The Bears hope Lance Briggs has more success as a player than he did as a coach.
While he was sidelined the past seven weeks with a fractured shoulder, Briggs helped tutor rookie linebackers Jon Bostic and Khaseem Greene, who were rushed into the starting lineup ahead of schedule.
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But Briggs' tutelage couldn't prevent the defense from plummeting to the bottom of the NFL against the run. Now, his presence on the field couldn't come at a better time, since Sunday's opponent is the Eagles, who lead the NFL in rushing yards and average yards per rush.
Briggs hasn't yet been medically cleared to return to the playing field. But "based on the first two days of practice, we're really hopeful that he'll be able to play on Sunday night," coach Marc Trestman said.
Even though it's expected that Briggs will be limited to part-time duty after more than two months away, his return should be an early Christmas present for a unit that doesn't match up very well against the Eagles on paper.
"If Lance has a chance to play, I think that lifts our football team," Trestman said. "How much he'll play, I don't know. But the type of player he is, whatever that might be, I think that lifts our football team to some degree."
The seven-time Pro Bowl weak-side 'backer has been exceptionally durable throughout his 11-year career. Briggs had missed just four games in his first 10 seasons, so the prolonged inactivity was a difficult adjustment.
"As a football player, (you're) just feeling helpless not being able to do anything, not able to run, not able to lift, not able to do anything, just heal," Briggs said. "That's been kind of tough."
It remains to be seen how Briggs will hold up conditioning-wise against an Eagles offense that runs plays at a more frantic pace than any team in the NFL.
"It's going to be strap it on and see what happens," Briggs said. "I've been playing football for a long time, and it just so happens that we're going against a team that runs 80 plays a game offensively, so that'll be interesting."
While conditioning might be a concern for Briggs, gap and assignment integrity will not. Briggs has led the Bears in tackles in five seasons and finished second four times. Even after missing seven games, he's still fourth this year with 75.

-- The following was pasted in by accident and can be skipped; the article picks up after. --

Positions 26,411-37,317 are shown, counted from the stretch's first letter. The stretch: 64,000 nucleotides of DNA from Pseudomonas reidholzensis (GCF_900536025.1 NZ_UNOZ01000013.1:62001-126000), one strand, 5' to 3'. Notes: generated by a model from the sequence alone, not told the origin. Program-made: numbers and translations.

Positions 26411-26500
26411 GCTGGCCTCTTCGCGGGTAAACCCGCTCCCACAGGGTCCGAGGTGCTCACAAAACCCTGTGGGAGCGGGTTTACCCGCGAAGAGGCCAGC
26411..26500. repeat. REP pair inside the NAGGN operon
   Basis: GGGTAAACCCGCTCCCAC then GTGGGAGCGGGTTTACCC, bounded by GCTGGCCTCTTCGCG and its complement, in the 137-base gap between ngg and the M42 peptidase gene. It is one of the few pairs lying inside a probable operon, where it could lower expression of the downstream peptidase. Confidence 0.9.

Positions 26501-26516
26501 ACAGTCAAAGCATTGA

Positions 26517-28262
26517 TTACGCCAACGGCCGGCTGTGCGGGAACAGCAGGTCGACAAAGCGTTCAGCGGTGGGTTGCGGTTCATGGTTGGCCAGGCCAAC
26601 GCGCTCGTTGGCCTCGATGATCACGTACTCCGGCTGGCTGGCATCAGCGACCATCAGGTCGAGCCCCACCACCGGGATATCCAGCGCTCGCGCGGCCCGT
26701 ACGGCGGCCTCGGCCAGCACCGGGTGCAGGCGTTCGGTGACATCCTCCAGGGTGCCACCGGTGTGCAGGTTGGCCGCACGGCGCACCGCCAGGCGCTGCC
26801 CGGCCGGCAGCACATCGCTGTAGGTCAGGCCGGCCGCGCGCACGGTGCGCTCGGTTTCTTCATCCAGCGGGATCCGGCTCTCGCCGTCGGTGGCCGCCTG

"I like to think I'm a guy who's going to get in his gap and when the opportunity's there, try to make (the tackle)," he said. "Hopefully I can help the team."
As Briggs pointed out, the defense has made some strides of late. Last week it allowed just 17 points (Bears offensive turnovers accounted for 14 Browns points), and there has been a modicum of stability on a D-line that had been a revolving door because of injuries.
That was some solace for Briggs, who said he felt helpless throughout the previous two months, as his recovery process took longer than he expected.
"You get to the point where you get tested, and your strength isn't where it's supposed to be, or my bone is not healing the way it's supposed to," he said. "There was some talk of going on I.R., but that didn't happen, and I'm here now. Now, I just want to play football."
Briggs had never missed more than two games in a row and, although he kept it from his teammates and coaches, he was frustrated by the futility of his situation.
"It's rough," he said. "I sat at home, and I thought for a long time. Then I got up, and I went and got another cookie, and then I came back and sat down and thought longer. There's a lot of thinking, a lot of coaching, a lot of being around guys and trying to help motivate and just moving around."
But, finally, barring any setbacks, Briggs will be back where he can do the Bears the most good -- on the field.
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